I was sold on Tomorrowland from the start. Something about the combination of “Brad Bird” and “big budget sci-fi project” sets me into a frothy, nerdy glee. Surely, this would be big, star-reaching sci-fi. Unfortunately, Tomorrowland felt less like that film and much more like an infomercial for it.
The plot: After being released from a prison cell on bail for sabotaging the demolition of a Nasa launch site, gifted teenage scientist Casey Newton (Britt Robertson) finds a curious pin amongst her belongings which transports her to the futuristic, utopian city of Tomorrowland. After being returned to modern, regular Earth, Casey searches for information about the pin, and ultimately, for a way back to Tomorrowland. After a run-in with murderous androids, Casey is saved by good-android-girl Athena (Raffey Cassidy) and brought to cynical loner Frank Walker (George Clooney), former boy genius and Tomorrowland resident. At first, Frank rejects Casey and Tomorrowland, feeling betrayed by both the city and Athena, but eventually, Frank sees in Casey the optimism and inventiveness he once possessed, one that might just save a doomed Earth. Reuniting with Athena, the three must evade the android troops of Governer Nix (Hugh Laurie), return to Tomorrowland, and change the grim fate of two worlds.
In its opening minutes, Tomorrowland presents its viewer with its central theme: a return to the bright, aspirational sci-fi of yesteryear. The sci-fi of jetpacks, and gleaming chrome towers, and a brighter tomorrow. In short, it yearns for a return to optimism. You can’t miss it, the characters in Tomorrowland will tell you this almost word for word numerous times throughout.
The problem that permeates Tomorrowland at every turn is that it is a movie that is much fonder of telling than it is of showing. The script is fond of pontificating about our cultural fixation on the apocalypse and our trend of viewing the future as desolate (occasionally super-car filled) wastelands: in the first act, various teachers at Casey’s high school warn about Mutually Assured Destruction, the depleting of the environment, and the prescient speculative fiction of Huxley and Bradbury with an intensity more befitting of the guy preaching on a street corner than of public high school teachers, only to react with concerning befuddlement when Casey asks what we’re doing to improve things. For all of this, Tomorrowland seldom leads to a brighter tomorrow through example. Some all too brief scenes in the eponymous city early on, we get very little of the bright and shiny sci-fi of the midcentury imagination. Instead, we get a number of scenes in which our heroes fending off evil robots with the help of a good, British robot, which, if you didn’t know, was already a big part of Disney’s other big summer release.
Don’t let the above paragraph lead you astray, I’m a big fan of aspirational genre fiction. Just last week, I wrote about how refreshing optimistic superhero stories are in a genre a little too of keen on
mature gritty heroics in my review of Justice League: The New Frontier, a movie I believe champions the promising future portrayed in early-60s fiction incredibly well.* Part of this lies in how richly defined the characters are in New Frontier. New Frontier explores who its cast members are, makes them face their fears and beliefs, and allows them to actively work towards a more promising future and put their ideals to the test without once making a speech about them. The same cannot be said for most of the cast of Tomorrowland. Clooney’s Frank Walker, a disgraced and brooding genius, is given the most depth and the fullest story arc, which strikes me as odd for a movie in which he is ostensibly a supporting character. Almost shockingly shallow is Britt Robertson’s Casey.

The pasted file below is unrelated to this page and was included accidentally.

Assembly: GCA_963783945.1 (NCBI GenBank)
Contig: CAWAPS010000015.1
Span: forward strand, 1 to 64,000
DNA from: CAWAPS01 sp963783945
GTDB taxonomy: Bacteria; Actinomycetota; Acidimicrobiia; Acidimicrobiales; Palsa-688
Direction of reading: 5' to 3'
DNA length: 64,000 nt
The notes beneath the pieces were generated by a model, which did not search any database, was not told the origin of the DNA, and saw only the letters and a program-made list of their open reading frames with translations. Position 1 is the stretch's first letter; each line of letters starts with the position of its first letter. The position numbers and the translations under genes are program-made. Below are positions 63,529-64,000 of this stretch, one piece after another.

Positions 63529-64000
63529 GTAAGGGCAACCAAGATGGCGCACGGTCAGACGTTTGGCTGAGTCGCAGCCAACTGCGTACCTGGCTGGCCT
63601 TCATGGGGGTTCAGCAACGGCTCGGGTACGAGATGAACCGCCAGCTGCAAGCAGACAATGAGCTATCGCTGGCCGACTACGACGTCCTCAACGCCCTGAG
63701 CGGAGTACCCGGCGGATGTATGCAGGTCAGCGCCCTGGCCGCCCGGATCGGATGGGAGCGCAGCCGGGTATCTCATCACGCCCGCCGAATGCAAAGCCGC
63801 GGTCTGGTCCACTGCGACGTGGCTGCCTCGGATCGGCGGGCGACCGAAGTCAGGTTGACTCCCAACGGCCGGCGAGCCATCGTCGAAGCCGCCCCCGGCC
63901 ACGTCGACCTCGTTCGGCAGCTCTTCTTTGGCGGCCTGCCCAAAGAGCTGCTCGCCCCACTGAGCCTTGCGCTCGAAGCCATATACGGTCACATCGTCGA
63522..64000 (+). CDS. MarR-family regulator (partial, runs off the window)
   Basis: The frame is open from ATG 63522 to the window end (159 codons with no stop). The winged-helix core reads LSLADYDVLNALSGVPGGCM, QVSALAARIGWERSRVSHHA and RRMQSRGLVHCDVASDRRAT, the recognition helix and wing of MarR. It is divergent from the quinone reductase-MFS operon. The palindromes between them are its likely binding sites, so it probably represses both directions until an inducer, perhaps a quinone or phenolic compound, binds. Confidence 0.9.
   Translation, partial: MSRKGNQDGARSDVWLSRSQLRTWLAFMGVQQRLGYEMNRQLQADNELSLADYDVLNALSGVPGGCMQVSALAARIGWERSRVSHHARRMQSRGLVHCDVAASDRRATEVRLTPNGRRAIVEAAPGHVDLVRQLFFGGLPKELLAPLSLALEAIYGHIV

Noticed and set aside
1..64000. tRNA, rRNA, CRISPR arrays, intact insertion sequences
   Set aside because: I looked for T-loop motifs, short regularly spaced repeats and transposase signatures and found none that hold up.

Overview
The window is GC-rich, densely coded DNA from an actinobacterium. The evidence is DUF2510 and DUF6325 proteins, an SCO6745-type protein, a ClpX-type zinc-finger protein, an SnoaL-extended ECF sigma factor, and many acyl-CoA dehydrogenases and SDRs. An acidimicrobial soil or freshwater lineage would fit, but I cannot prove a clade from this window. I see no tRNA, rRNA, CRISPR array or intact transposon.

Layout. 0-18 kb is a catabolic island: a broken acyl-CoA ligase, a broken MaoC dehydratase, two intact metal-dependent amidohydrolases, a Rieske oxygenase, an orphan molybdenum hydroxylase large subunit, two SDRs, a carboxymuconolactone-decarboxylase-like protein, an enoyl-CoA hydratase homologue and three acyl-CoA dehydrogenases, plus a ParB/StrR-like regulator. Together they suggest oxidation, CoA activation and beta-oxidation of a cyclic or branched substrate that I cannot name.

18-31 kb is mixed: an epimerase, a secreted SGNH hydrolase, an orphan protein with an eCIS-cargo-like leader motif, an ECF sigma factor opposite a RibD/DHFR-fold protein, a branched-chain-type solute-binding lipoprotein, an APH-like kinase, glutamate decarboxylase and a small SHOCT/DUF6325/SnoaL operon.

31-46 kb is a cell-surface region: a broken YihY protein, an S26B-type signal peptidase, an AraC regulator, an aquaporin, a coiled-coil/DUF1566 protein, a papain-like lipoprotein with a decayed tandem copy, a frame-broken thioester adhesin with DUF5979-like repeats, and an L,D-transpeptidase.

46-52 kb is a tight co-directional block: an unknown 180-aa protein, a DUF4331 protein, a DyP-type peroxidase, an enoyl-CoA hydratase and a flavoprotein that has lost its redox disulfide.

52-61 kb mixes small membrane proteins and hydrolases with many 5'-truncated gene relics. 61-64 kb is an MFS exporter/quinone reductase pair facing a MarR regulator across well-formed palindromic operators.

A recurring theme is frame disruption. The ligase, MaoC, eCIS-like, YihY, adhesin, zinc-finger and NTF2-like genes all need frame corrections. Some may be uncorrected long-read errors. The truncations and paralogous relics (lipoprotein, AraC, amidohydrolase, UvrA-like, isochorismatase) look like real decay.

As the perspective from which almost the entire movie is viewed and as the character tasked with saving the world, Casey is drawn in broad strokes. The audience learns that she is gifted with machinery, has a desire to reach the stars, and is above all else an optimist, but we don’t learn much more beyond that. Part of the issue stems from the fact that she is acted upon by other characters more often than she acts herself. Frank and Athena handle most of the action during the scenes in which Casey might demonstrate her wit and problem-solving skills and demonstrate why those skills matter. Instead, the script settles for having those characters tell Casey she’s important. Robertson is incredibly likable in the film that helps provide an at-times savvy counterpoint to Clooney’s grump.
The best performances come from the film’s AI characters. In addition to delightful appearances as evil robots by Keegan-Michael Key and Kathryn Hahn, Hugh Laurie’s a pretty good villain as Nix, playing lovably sour jerk he specializes in portraying. Raffey Cassidy’s Athena is Tomorrowland’s most layered performance. Brad Bird, who directed one of my all-time favorite movies in The Iron Giant, is wonderful at finding the humanity in AI and making robot characters feel real, and brings that skill to Tomorrowland. Her interactions with Frank are the most authentic moments in the film, and its in their arc together that I feel that the promise of optimistic sci-fi, the bottoming-out of its dream, and the journey towards reclaiming it is most truly felt.
I really wanted to like Tomorrowland. The Iron Giant and The Incredibles proved that Brad Bird has an incredible eye for vintage genre fiction; films where themes were explored through character and heart. In Tomorrowland, both of these take a back seat to theme, and suffers for it. I want optimistic sci-fi and I want it from Brad Bird, but ultimately Tomorrowland feels a little too much like the Disney theme park attraction its based on: a hollow representation of something greater.
*And, I might add, a story that I’d love to see Brad Bird take a a crack at. Call it my nerd dream film. That one’s free, DC.